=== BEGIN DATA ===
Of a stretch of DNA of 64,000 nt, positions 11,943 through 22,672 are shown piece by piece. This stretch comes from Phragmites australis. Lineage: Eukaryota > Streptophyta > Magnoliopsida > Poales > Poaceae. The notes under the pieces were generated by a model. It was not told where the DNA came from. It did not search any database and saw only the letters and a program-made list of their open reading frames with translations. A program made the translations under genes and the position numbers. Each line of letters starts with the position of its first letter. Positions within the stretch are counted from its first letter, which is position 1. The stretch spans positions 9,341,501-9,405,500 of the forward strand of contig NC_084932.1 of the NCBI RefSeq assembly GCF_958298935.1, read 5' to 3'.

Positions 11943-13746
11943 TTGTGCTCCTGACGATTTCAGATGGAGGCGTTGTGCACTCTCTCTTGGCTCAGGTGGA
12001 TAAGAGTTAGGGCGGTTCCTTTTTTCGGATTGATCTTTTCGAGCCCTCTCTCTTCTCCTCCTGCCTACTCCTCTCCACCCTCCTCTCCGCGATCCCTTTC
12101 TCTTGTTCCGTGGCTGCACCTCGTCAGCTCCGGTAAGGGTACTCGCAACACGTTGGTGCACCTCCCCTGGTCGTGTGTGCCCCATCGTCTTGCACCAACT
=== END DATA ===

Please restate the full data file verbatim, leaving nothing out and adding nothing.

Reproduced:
Of a stretch of DNA of 64,000 nt, positions 11,943 through 22,672 are shown piece by piece. This stretch comes from Phragmites australis. Lineage: Eukaryota > Streptophyta > Magnoliopsida > Poales > Poaceae. The notes under the pieces were generated by a model. It was not told where the DNA came from. It did not search any database and saw only the letters and a program-made list of their open reading frames with translations. A program made the translations under genes and the position numbers. Each line of letters starts with the position of its first letter. Positions within the stretch are counted from its first letter, which is position 1. The stretch spans positions 9,341,501-9,405,500 of the forward strand of contig NC_084932.1 of the NCBI RefSeq assembly GCF_958298935.1, read 5' to 3'.

Positions 11943-13746
11943 TTGTGCTCCTGACGATTTCAGATGGAGGCGTTGTGCACTCTCTCTTGGCTCAGGTGGA
12001 TAAGAGTTAGGGCGGTTCCTTTTTTCGGATTGATCTTTTCGAGCCCTCTCTCTTCTCCTCCTGCCTACTCCTCTCCACCCTCCTCTCCGCGATCCCTTTC
12101 TCTTGTTCCGTGGCTGCACCTCGTCAGCTCCGGTAAGGGTACTCGCAACACGTTGGTGCACCTCCCCTGGTCGTGTGTGCCCCATCGTCTTGCACCAACT